The technology of making the Decafeine Tea


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The technology of making the Decafeine Tea

Postby teachat » Jun 7th, '05, 15:49

Please, help me to find out about the technology of making the decafeine tea. Just in principle.
Thank you!

Serguei Dourov
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Postby teachat » Jun 7th, '05, 15:49

There are two principal compounds used to decaffeinate tea: ethyl acetate and carbon dioxide (CO2). The latter is a bit more expensive, but produces better results - it's gentle on the leaves, and does not affect the tea's taste. When given a choice, opt for the the better CO2 method.

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Postby teachat » Jun 7th, '05, 15:49

Is decaffeinate tea less healty then others ?

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Postby teachat » Jun 7th, '05, 15:50

If you want to know how to decafinate your favorite tea here is an easy way to get most of it. You steep your tea for about30-45 seconds at 180 degrees water. take out your tea bags or steepers poor out water in your cup, put steeper back into cup pour more water over tea and you have just decafinated you tea between 80-90 percent of your tea. Cool huh read it in one of my tea books. Try it, you might be surprised.......glen

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Postby Retrogradesonne... » Jul 24th, '07, 15:09

teachat wrote:Is decaffeinate tea less healty then others ?

Eli Brin


Yes, in some cases. No in others.

Sometimes the decaffeinating process takes out the other healthy chemicals from tea, but the CO2 method is better about that.

And sometimes caffeine itself is healthy for you. It gets your heart rate going and makes you more active, all of which is good in general. For some people who have health issues or heart trouble, however, artificially increasing your heart rate can be a bad or dangerous thing. Those people usually know who they are and routinely avoid caffeine intake.

Removing caffeine yourself is probably the best option because 80-90% of caffeine is infused in the first minute of steeping, while it takes 5 minutes for tea to release antioxidants. That makes it easy to take get the anti-oxidants and leave the caffeine behind!
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Postby scruffmcgruff » Jul 24th, '07, 19:59

I'm skeptical about the loss of so much caffeine in the first steep. I've definitely heard about it before, but I've also heard conflicting arguments. Do you have a source for the 80-90% figure?
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Postby Space Samurai » Jul 24th, '07, 20:19

I've heard the same thing from the Rep of Tea guy, but it turns out he doesn't know jack, so I'm skeptical, too.

I know that sometimes when I drink 4-6 cups of bai hao yin zhen in a row, using the same leaves, I end up feeling pretty jazzed.
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Postby Retrogradesonne... » Jul 24th, '07, 23:31

http://blog.thesimpleleaf.com/2006/07/2 ... inate-tea/
http://lifehacker.com/software/caffeine ... 206574.php
http://www.inpursuitoftea.com/Health_Be ... a_s/33.htm

For the last link, it's the last section in that article.

The reason you're so jazzed is because the polyphenols in tea serve as regulators of your body's caffeine intake, which prevents it from absorbing large amounts of caffeine at one time, resulting in a steadier buzz over a longer period of time.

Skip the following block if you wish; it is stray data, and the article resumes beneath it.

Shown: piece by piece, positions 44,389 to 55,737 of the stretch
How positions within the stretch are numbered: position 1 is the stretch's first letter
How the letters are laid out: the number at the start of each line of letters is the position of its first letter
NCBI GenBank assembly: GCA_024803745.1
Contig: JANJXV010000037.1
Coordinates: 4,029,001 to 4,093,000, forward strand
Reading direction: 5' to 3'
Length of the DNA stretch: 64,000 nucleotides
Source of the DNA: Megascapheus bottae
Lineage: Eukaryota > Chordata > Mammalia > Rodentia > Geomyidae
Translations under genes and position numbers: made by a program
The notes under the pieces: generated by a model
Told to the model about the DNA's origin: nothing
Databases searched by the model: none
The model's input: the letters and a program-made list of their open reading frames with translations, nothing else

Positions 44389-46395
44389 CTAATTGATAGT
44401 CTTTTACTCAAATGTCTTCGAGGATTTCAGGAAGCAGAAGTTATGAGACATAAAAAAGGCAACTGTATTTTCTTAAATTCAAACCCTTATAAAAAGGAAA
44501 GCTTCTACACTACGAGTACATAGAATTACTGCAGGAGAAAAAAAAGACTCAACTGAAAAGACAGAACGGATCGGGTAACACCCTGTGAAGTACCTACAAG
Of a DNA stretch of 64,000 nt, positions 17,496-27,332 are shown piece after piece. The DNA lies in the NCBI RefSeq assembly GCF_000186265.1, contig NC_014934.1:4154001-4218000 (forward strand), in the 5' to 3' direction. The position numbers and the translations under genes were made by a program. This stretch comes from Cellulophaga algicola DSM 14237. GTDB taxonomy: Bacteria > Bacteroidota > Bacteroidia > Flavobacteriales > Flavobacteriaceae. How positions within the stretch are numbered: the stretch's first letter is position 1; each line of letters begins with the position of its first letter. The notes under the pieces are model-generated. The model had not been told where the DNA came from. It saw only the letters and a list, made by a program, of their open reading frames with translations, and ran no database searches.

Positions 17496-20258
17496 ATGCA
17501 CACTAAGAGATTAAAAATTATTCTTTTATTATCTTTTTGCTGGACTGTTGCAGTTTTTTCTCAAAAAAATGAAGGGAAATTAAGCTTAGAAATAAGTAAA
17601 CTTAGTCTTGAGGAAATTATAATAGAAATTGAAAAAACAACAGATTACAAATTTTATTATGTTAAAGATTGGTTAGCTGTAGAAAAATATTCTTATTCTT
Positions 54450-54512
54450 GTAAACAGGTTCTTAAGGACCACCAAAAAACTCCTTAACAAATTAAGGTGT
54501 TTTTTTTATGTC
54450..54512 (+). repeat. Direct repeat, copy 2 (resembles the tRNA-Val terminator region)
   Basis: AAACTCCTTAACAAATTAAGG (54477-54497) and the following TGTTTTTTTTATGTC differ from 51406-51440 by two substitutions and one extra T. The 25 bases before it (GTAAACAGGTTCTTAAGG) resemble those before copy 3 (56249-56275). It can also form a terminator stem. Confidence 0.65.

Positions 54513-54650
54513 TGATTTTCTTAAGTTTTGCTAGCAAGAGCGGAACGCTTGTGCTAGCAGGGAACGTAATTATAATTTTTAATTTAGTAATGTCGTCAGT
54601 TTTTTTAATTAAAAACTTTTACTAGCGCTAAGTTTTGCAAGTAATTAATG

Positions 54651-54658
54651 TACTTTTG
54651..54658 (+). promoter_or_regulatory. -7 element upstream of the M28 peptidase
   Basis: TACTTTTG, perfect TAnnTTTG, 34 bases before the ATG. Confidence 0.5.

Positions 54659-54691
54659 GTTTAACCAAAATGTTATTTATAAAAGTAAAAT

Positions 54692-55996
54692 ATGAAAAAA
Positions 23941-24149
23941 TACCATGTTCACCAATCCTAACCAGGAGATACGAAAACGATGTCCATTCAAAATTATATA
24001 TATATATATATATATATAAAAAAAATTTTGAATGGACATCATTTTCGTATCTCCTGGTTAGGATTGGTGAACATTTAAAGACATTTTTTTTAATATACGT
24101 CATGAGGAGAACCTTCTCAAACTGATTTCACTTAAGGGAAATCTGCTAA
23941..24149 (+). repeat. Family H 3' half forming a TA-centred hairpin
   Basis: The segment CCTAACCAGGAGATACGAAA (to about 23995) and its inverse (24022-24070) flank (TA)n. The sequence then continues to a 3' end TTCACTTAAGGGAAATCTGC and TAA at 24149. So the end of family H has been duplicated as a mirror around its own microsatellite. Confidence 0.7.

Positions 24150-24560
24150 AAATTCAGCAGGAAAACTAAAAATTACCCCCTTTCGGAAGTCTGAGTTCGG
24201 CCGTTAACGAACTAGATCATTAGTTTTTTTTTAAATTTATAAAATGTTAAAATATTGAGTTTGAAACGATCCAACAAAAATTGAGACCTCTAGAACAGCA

I'm not quoting it as a source, because the above are some of my sources, but this was my most recent blog post on my tea blog: http://infuseme.blogspot.com

The true test would be to do the home decaffeinating method and see if you still get buzzed.

I hope this helps!
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Postby scruffmcgruff » Jul 25th, '07, 00:26

The problem is, none of these sources tell *how* they got those numbers, and could just be reporting the same tale we've all heard.

However, after a little searching I found this article.

"The overall average caffeine released in the first through third brews were 69%, 23%, and 8%, respectively." Though it doesn't say so in the abstract, in the full article it is mentioned that the brews were 5 minutes each. So... at least one scientific study disagrees.

I found this article through a discussion here.
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Postby Retrogradesonne... » Jul 25th, '07, 00:48

I wouldn't call that disagreement. It depends on the temperature of water, the steeping time and method, not to mention what kind of tea you're using! The tea to water ratio may also affect it...

It seems pretty universal that the majority of tea's caffeine can be got rid of if need be.
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Postby scruffmcgruff » Jul 25th, '07, 01:27

Well... 5 minutes is going to be far longer than any reasonable rinse, as there would be little tea flavor left afterwards.

Also, you can't ask for more caffeine leeching potential than you would get with boiling water and teabags (increased solubility and surface area).

It is true that the leaf/water ratio may play a role, but the myth doesn't mention any specific parameters, thus implying that it doesn't matter. Anyway, it does seem possible that a good deal of caffeine would come out in the first infusion, as caffeine is quite hydrophillic, I'm just debating the 80-90% number.
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Postby Ashiro » Nov 29th, '07, 03:33

I did a post on my blog just yesterday on how tea is decaffeinated: http://www.wondersoftea.com/2007/11/how ... nated.html

In short: Don't do it!!

It loses taste, goodness and soul.
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